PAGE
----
What do vapers, smokers, and non-smokers with chronic conditions such as high blood pressure or diabetes have in common? They all are at higher risk for COVID-19.
The scientific explanation behind this is complex and not yet certain — but it may boil down to an enzyme known as ACE2, that lives on the surface of many cells in the lungs and serves as the entry point for the coronavirus.
New database consists of over 33,000 unique viral populations in the gut
Each person’s gut virus composition is as unique as a fingerprint, according to the first study to assemble a comprehensive database of viral populations in the human digestive system.
Splitting immunotoxins in half could increase their specificity toward cancers, study suggests
Splitting one type of cancer drug in half and delivering the pieces separately to cancer cells could reduce life-threatening side effects and protect healthy, non-cancerous cells, a new study suggests.
Macrophages are white blood cells that, depending on the signals they get from the immune system, become specialized in either increasing or decreasing inflammation. When macrophages are programmed to be pro-inflammatory, they help to increase inflammation, which is beneficial for fighting infections; when they are programmed to be anti-inflammatory, they help to decrease inflammation.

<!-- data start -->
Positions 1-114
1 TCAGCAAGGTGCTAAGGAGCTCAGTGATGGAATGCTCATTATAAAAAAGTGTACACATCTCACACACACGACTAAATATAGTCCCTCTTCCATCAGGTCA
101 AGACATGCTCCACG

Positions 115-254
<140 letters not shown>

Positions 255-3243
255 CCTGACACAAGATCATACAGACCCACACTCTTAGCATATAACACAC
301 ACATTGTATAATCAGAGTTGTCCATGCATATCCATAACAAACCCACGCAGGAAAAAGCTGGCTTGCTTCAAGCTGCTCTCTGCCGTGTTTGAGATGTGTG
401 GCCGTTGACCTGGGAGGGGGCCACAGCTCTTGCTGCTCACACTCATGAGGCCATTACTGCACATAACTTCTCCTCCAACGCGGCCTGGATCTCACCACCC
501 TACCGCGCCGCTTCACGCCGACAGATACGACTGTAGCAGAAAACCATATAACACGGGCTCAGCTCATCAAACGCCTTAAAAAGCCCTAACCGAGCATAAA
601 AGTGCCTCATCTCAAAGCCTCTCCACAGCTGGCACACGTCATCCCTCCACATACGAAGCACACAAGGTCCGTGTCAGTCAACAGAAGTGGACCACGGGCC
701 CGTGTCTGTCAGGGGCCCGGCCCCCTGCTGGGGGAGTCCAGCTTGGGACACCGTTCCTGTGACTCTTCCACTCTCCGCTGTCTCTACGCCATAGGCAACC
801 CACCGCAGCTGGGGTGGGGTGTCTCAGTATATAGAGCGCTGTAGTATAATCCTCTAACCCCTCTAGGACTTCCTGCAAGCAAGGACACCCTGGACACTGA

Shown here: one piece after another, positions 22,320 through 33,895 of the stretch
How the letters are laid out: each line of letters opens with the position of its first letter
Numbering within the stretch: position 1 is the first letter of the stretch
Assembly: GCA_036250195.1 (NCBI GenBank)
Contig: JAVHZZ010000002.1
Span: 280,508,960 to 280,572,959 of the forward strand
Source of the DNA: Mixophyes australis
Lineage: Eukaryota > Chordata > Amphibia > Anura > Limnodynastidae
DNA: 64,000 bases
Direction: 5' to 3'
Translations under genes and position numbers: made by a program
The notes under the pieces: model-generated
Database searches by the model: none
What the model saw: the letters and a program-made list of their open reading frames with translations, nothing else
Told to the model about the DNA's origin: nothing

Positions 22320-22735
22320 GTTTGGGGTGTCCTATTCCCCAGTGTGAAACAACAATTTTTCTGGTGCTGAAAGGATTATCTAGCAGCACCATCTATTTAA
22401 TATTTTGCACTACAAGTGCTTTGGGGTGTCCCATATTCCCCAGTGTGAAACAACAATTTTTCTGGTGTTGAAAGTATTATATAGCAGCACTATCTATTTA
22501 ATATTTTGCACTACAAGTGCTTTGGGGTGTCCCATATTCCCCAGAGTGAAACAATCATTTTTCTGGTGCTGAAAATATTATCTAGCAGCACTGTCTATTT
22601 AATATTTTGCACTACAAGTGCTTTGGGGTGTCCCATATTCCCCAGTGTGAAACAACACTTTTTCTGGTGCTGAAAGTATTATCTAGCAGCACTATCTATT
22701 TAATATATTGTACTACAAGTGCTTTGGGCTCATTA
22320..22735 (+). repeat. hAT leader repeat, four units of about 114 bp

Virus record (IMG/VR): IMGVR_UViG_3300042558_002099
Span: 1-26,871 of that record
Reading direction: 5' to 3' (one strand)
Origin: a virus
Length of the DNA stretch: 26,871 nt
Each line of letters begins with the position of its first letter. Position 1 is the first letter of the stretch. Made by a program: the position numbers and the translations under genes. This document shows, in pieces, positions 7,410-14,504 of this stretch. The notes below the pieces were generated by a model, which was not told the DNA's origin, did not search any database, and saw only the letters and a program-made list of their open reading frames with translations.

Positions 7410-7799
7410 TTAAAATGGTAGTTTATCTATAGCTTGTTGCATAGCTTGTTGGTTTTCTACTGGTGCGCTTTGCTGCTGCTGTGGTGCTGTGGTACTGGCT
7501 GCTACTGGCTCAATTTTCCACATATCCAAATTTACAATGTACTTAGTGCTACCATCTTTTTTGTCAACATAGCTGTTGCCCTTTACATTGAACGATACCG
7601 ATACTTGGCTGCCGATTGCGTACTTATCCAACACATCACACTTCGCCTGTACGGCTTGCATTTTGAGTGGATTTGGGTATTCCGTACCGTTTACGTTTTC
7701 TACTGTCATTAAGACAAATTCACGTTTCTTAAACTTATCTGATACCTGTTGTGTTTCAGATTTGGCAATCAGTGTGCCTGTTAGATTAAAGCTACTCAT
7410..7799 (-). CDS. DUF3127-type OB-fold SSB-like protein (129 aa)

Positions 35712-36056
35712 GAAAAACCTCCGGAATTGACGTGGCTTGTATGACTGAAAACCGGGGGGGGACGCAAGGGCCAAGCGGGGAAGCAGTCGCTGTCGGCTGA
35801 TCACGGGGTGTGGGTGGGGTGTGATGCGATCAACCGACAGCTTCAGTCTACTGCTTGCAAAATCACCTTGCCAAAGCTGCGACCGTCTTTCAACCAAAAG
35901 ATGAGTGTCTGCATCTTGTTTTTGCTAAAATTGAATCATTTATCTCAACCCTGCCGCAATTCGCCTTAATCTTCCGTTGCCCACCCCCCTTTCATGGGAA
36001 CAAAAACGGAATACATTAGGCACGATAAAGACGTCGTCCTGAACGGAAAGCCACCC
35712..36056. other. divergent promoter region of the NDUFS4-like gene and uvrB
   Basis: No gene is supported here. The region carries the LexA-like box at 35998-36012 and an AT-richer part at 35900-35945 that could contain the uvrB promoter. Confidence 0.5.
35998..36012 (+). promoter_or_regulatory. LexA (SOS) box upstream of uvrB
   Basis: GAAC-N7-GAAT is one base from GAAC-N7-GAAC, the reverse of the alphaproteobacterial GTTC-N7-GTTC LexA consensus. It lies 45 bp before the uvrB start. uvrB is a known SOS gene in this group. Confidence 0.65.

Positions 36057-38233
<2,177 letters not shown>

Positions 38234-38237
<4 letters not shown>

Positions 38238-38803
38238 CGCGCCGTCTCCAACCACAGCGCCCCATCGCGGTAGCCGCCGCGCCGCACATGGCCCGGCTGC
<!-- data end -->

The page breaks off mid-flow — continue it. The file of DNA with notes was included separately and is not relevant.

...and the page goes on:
Part of the visual cortex dedicated to recognizing objects appears predisposed to identifying words and letters, a study finds.
Humans began to develop systems of reading and writing only within the past few thousand years. Our reading abilities set us apart from other animal species, but a few thousand years is much too short a timeframe for our brains to have evolved new areas specifically devoted to reading.
Several thousand strains of bacteria live in the human gut. Some of these are associated with disease, while others have beneficial effects on human health. Figuring out the precise role of each of these bacteria can be difficult, because many of them can’t be grown in lab studies using human tissue.
The research described in this article has been published as a working paper but has not yet been peer-reviewed by experts in the field.
Masks reduce the spread of Covid-19. But just how much of an effect do they have? A study co-authored by an MIT professor finds that if the U.S. had introduced a uniform national mask mandate for employees of public-facing businesses on April 1, the number of deaths in the U.S. would likely have been 40 percent lower on June 1.
A drug candidate developed by Salk researchers, and previously shown to slow aging in brain cells, successfully reversed memory loss in a mouse model of inherited Alzheimer’s disease. The new research, published online in July 2020 in the journal Redox Biology, also revealed that the drug, CMS121, works by changing how brain cells metabolize fatty molecules known as lipids.
While your skeleton helps your body to move, fine skeleton-like filaments within your cells likewise help cellular structures to move. Now, Salk researchers have developed a new imaging method that lets them monitor a small subset of these filaments, called actin.
Widespread use of pesticides and other agrochemicals can speed the transmission of the debilitating disease schistosomiasis, while also upsetting the ecological balances in aquatic environments that prevent infections, finds a new study led by researchers at the University of California, Berkeley.